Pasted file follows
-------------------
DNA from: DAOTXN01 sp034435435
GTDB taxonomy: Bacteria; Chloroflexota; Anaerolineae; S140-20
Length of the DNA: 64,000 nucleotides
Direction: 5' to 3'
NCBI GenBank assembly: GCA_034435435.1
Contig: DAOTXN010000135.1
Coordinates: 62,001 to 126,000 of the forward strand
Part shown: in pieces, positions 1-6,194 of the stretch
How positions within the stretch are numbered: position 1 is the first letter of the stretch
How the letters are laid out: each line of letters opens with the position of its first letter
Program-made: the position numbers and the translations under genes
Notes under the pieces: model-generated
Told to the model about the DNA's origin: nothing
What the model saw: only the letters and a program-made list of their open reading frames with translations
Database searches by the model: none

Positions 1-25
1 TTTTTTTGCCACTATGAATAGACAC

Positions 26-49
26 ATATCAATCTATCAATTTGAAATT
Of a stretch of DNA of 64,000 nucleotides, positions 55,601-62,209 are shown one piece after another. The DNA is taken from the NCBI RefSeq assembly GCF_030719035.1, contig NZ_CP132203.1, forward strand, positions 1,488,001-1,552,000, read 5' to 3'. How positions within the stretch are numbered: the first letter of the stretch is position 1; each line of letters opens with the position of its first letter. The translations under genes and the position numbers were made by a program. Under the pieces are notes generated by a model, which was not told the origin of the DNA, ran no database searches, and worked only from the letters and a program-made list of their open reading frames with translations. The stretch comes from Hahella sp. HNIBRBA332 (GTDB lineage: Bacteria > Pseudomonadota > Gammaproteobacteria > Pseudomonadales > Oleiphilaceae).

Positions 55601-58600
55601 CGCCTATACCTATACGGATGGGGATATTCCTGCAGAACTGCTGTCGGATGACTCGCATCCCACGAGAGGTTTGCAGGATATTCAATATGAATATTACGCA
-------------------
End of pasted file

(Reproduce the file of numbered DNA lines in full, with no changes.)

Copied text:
DNA from: DAOTXN01 sp034435435
GTDB taxonomy: Bacteria; Chloroflexota; Anaerolineae; S140-20
Length of the DNA: 64,000 nucleotides
Direction: 5' to 3'
NCBI GenBank assembly: GCA_034435435.1
Contig: DAOTXN010000135.1
Coordinates: 62,001 to 126,000 of the forward strand
Part shown: in pieces, positions 1-6,194 of the stretch
How positions within the stretch are numbered: position 1 is the first letter of the stretch
How the letters are laid out: each line of letters opens with the position of its first letter
Program-made: the position numbers and the translations under genes
Notes under the pieces: model-generated
Told to the model about the DNA's origin: nothing
What the model saw: only the letters and a program-made list of their open reading frames with translations
Database searches by the model: none

Positions 1-25
1 TTTTTTTGCCACTATGAATAGACAC

Positions 26-49
26 ATATCAATCTATCAATTTGAAATT
Of a stretch of DNA of 64,000 nucleotides, positions 55,601-62,209 are shown one piece after another. The DNA is taken from the NCBI RefSeq assembly GCF_030719035.1, contig NZ_CP132203.1, forward strand, positions 1,488,001-1,552,000, read 5' to 3'. How positions within the stretch are numbered: the first letter of the stretch is position 1; each line of letters opens with the position of its first letter. The translations under genes and the position numbers were made by a program. Under the pieces are notes generated by a model, which was not told the origin of the DNA, ran no database searches, and worked only from the letters and a program-made list of their open reading frames with translations. The stretch comes from Hahella sp. HNIBRBA332 (GTDB lineage: Bacteria > Pseudomonadota > Gammaproteobacteria > Pseudomonadales > Oleiphilaceae).

Positions 55601-58600
55601 CGCCTATACCTATACGGATGGGGATATTCCTGCAGAACTGCTGTCGGATGACTCGCATCCCACGAGAGGTTTGCAGGATATTCAATATGAATATTACGCA